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Interior Design

Program Description

Just the Facts

Interior Design. A program in the applied visual arts that prepares individuals to apply artistic principles and techniques to the professional planning, designing, equipping, and furnishing of residential and commercial interior spaces. Includes instruction in computer applications, drafting, and graphic techniques; principles of interior lighting, acoustics, systems integration, and color coordination; furniture and furnishings; textiles and their finishing; the history of interior design and period styles; basic structural design; building codes and inspection regulations; and applications to office, hotel, factory, restaurant and housing design.

This program is available in these options:

  • Certificate / Diploma
  • Associate degree
  • Bachelor's degree
  • Graduate Certificate
  • Master's degree

High School Courses

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See the high school courses recommended for programs in this pathway:

Related Careers

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Related Programs

Often similar programs have different names. Be sure to explore all your options.

Additional Information

Interior design students need a lot more than just great taste in furniture to succeed in a training program.

Joyce O'Keefe is chair of the interior design department at the International Academy of Design. She says students need creativity, analytical ability and attention to detail. They also need an entrepreneurial attitude and strong visual skills.

Math ability and technical proficiency will also come in handy.

Marilyn A. Read is an interior design professor at Auburn University. She says it's a good idea to get a bachelor's degree. "I believe understanding the complexity of the discipline requires a bachelor's degree," she says.

However, there are also shorter diploma programs available. O'Keefe's school, for example, offers both a two-year and three-year diploma.

Either way, students take similar classes. These include technical drawing, space planning, lighting, visual presentation techniques and autoCAD (computer-assisted design).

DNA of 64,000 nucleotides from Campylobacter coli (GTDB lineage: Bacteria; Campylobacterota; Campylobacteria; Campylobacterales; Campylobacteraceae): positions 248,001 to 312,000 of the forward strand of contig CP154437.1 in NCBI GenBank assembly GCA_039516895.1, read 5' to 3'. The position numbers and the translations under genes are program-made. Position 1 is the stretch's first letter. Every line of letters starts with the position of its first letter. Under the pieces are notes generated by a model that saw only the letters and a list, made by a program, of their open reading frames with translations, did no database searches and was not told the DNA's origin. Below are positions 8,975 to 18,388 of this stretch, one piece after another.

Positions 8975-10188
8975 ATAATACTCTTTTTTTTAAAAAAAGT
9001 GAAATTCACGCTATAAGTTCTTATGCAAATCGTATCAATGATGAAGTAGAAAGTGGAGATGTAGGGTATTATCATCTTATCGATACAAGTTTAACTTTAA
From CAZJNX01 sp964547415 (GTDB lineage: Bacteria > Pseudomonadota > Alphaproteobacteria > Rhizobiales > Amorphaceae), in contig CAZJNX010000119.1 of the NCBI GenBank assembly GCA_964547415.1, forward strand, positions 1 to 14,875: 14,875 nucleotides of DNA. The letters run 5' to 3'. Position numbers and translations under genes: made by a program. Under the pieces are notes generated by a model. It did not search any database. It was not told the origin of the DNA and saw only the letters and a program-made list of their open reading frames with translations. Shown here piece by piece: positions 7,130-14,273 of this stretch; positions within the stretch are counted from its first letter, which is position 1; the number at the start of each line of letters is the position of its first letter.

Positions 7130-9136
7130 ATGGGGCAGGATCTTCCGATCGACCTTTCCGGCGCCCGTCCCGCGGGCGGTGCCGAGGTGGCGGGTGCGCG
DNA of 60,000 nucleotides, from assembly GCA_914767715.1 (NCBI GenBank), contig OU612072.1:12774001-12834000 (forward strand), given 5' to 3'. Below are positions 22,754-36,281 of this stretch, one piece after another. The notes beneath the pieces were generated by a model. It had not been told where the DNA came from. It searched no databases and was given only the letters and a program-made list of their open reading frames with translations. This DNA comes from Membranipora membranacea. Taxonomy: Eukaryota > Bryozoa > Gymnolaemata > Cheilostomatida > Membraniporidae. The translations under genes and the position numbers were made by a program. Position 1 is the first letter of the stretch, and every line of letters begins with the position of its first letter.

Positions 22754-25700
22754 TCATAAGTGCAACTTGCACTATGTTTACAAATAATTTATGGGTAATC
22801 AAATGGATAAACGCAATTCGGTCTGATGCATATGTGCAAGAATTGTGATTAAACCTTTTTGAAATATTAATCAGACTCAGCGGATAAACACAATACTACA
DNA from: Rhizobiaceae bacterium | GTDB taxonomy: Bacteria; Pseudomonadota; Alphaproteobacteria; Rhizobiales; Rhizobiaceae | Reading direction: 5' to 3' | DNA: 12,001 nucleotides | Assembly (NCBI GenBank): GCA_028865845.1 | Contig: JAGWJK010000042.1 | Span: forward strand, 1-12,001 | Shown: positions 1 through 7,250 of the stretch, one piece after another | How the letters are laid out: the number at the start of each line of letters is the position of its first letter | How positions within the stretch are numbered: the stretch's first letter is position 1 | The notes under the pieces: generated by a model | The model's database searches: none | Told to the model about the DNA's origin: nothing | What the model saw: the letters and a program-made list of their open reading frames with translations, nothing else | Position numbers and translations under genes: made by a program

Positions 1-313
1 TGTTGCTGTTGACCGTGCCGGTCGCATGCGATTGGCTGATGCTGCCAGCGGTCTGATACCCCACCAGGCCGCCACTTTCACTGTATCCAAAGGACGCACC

Some programs also include internships. Read's students also do an eight-week, full-time internship. O'Keefe says her students must complete a 120-hour internship during their third year.

At the International Academy of Design, students take art classes such as color theory, drawing fundamentals and 2D and 3D design. Other classes include drafting, textiles, marketing, architectural detailing and project coordination.

At Read's school, students can choose a specialty. "A directed research course is required at the senior level. [That] offers the student an opportunity to focus on one specific design area -- for example, hospitality design, or research and development," Read says.

It is a demanding major, says George Verghese. He is chair of a school of interior design. Students attend 24 hours of classes every week. Students can also expect to spend an additional 25 hours working on homework and projects.

In fact, Verghese says first-year students will not want to have a part-time job. The workload is too intense and time-consuming.

One way to find a quality program is to look for one that is accredited by the Foundation for Interior Design Education Research (FIDER).


Occupational Outlook Handbook
For more information related to this field of study, see: Interior Designers

Interior Design Directory
Links to some good information

Free interior design and decorating education


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